WASHINGTON, May 30 (Reuters) – Amid all the gloom and doom
about forced retirement, skyrocketing healthcare costs and nest
egg-cracking financial markets, there’s another threat facing
baby boomers: future tax liabilities.
The generation that has depended solely on 401(k)s and
tax-deferred individual retirement accounts may not realize how
much of a tax hit it will take when it starts withdrawing the
money and living on it.
WASHINGTON, May 23 (Reuters) – If you work with an
investment adviser, there’s a decent chance that sometime during
the last year, you’ve had a conversation about alternative
There’s also a decent chance you emerged from that
conversation without understanding exactly what your adviser was
talking about. Don’t feel bad – there’s a lot of jargon
surrounding what Robert Maloney, a Holderness, New Hampshire,
financial adviser, calls “the flavor of the day.”
WASHINGTON (Reuters) – The Securities and Exchange Commission is taking its own sweet time coming up with a rule that would make all investment advisers put their clients’ interest first.
Almost a year and a half after saying it was going to pursue this so-called “fiduciary standard,” the agency seems stuck. That’s because it is trying to contort the standard in such a way that brokers who are paid commissions to sell products could fit under that definition.
WASHINGTON (Reuters) – It wasn’t that long ago that high school seniors and their parents met astronomical college loans with a shrug and a signature: Whatever it took to send junior to his “first choice” school was a small price to pay.
Now, opinion seems to have moved 180 degrees in the opposite direction. With total student loan indebtedness topping $1 trillion and outpacing total credit card or auto loan debt, many are talking about the “bubble” in college financing. Any loan is a bad loan and students who take them out will soon be trapped in interest-impoverished lifestyles, goes the new argument.
WASHINGTON, May 9 (Reuters) – It wasn’t that long ago that
high school seniors and their parents met astronomical college
loans with a shrug and a signature: Whatever it took to send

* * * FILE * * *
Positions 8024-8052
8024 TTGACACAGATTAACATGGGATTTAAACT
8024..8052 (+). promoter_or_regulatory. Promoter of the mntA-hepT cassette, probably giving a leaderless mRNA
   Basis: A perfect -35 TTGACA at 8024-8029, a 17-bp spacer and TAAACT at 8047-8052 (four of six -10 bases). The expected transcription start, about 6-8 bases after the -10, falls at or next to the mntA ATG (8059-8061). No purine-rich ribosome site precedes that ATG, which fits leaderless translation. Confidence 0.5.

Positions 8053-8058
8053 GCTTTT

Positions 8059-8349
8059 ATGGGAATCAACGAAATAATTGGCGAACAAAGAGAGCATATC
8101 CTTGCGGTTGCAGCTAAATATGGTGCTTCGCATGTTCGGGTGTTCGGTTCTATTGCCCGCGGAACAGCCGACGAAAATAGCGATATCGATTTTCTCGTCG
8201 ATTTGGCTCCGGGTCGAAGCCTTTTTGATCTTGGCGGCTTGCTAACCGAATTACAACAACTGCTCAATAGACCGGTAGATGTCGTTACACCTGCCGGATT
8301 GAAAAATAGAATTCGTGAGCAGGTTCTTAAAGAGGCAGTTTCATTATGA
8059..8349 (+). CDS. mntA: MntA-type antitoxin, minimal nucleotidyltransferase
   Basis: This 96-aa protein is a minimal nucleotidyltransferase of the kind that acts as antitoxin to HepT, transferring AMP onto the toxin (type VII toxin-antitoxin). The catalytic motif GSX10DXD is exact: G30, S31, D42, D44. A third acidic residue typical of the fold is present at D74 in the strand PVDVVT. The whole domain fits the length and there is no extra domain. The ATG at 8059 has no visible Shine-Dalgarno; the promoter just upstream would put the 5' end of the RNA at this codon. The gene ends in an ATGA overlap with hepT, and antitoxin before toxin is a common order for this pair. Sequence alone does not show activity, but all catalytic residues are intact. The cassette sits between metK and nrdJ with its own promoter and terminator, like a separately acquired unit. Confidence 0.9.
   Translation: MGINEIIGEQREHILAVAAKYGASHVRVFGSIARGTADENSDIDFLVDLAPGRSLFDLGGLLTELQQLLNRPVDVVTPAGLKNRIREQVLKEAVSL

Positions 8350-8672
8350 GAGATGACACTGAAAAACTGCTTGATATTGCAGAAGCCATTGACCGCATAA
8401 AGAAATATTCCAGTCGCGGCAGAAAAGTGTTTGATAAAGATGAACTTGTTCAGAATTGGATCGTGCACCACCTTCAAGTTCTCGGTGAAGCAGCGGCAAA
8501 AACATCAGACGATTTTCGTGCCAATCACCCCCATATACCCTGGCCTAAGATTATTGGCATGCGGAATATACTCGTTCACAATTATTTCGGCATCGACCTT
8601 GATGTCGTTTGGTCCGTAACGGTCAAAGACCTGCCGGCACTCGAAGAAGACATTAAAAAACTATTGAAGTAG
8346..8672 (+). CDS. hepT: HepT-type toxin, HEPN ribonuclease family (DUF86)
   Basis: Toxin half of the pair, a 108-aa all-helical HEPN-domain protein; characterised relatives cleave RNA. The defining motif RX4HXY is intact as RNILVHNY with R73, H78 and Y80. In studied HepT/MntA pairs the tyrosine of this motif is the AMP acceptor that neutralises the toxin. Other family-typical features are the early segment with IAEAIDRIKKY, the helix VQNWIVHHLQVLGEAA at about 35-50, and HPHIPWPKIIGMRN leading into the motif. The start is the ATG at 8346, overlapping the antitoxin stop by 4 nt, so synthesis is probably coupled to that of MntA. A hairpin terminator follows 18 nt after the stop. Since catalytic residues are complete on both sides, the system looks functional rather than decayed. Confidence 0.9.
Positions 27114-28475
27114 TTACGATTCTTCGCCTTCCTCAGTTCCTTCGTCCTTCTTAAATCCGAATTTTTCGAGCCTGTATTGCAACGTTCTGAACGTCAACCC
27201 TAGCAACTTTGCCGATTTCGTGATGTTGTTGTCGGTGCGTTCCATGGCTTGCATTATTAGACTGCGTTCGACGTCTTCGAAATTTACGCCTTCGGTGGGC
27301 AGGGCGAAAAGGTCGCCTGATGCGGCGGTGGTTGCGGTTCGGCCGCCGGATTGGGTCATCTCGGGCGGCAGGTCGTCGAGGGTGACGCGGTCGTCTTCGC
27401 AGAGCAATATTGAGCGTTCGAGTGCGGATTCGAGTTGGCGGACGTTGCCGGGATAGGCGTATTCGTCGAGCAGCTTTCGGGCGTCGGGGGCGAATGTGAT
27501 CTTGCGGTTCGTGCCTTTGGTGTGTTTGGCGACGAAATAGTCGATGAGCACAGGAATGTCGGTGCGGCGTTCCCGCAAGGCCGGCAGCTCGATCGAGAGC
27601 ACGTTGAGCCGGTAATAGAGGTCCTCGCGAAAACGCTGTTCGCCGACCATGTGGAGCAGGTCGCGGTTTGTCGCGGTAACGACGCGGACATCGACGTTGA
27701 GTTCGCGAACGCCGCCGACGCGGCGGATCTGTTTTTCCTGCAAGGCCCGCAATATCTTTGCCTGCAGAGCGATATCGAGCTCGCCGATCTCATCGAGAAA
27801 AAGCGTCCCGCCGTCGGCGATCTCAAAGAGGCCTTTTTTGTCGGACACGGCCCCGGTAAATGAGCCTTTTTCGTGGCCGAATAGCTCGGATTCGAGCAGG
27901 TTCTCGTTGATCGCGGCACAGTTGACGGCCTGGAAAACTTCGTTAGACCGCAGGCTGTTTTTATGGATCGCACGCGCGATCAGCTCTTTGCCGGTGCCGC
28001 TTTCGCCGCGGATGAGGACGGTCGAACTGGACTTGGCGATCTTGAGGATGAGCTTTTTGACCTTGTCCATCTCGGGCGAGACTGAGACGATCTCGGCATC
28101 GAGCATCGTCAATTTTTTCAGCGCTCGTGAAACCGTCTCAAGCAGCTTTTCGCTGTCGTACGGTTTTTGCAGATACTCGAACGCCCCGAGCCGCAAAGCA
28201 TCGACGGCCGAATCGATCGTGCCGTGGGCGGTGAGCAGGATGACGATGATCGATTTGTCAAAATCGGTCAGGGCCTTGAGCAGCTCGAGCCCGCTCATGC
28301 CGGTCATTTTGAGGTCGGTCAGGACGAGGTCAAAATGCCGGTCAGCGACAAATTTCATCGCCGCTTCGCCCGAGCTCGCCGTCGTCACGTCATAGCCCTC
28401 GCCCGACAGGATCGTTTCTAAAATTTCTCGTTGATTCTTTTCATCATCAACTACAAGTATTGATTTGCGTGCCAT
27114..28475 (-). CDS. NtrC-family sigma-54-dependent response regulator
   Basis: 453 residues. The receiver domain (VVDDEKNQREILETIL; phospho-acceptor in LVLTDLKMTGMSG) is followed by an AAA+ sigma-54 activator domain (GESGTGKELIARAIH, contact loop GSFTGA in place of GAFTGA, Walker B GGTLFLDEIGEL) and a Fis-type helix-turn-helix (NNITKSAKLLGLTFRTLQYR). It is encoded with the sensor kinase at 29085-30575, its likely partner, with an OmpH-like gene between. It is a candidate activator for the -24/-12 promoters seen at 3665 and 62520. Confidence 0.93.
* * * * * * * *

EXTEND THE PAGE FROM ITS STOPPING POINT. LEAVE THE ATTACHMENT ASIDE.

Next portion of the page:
junior to his “first choice” school was a small price to pay.
Now, opinion seems to have moved 180 degrees in the opposite
direction. With total student loan indebtedness topping $1
trillion and outpacing total credit card or auto loan debt, many
are talking about the “bubble” in college financing. Any loan is
a bad loan and students who take them out will soon be trapped
in interest-impoverished lifestyles, goes the new argument.
WASHINGTON (Reuters) – Pay off the house before you retire. That’s the conventional wisdom, and there’s some evidence that people are following it.
Older families aggressively rid themselves of mortgages between 2007 and 2009, according to Federal Reserve data. Some 45.5 percent of households headed by people between 65 and 74 had mortgages in 2007; by 2009, only 41.6 of the same households held home loans. Only 15.1 percent of households headed by people over 75 (in 2007) still had mortgages in 2009.
WASHINGTON, April 25 (Reuters) – Every day for the next
several weeks, dozens of publicly held companies will release
their quarterly reports. Welcome to earnings season.
Sigh. So many companies, so little desire to slog through
all those financial statements.
WASHINGTON (Reuters) – Usually, when people talk about someone “going through a stage” they are talking about a 2-year-old or a teen. But there’s another age at which people go through a key transitional period, also marked by angst and rebellion: Call it pre-retirement.
It sets in by the time workers hit their late 50s, even though they are told they should work for another decade or so to maximize their retirement security. But it hits for real about five years before an expected retirement date. It’s the period that Prudential Financial Inc calls “the red zone” and another insurance company, Allianz Life Insurance Company of North America, calls “the transitional phase.”
WASHINGTON, April 11 (Reuters) – By various accounts, Apple
Inc. is now bigger than Spain, Portugal and Greece
(combined), or the entire retail sector of the U.S. economy, or
13 Warren Buffetts. What are we to think about that?
First, a disclosure. In my two-person household are three
Apple laptops, two Apple desktops, two iPhones, one iPod, two
healthy iTunes accounts, a fair amount of iPad lust, and 200
shares of Apple stock, purchased by my husband roughly two
decades ago, and making up a large share of his retirement
WASHINGTON, April 4 (Reuters) – The generation that invented
“helicopter parenting” is moving into its grandparenting years
with a wad of cash and strong ideas about how their precious
posterity should live, so get ready for Granny and Grandpa Baby
Boomer to shake things up.
Already, today’s first-time grandparents are the youngest
ever, with an average age of 47, according to an AARP survey.
Boomers have the highest median household income of any age
group, according to the U.S. Census; by some accounts they
control as much as 70 percent of American net worth and stand to
inherit another $8 trillion or more.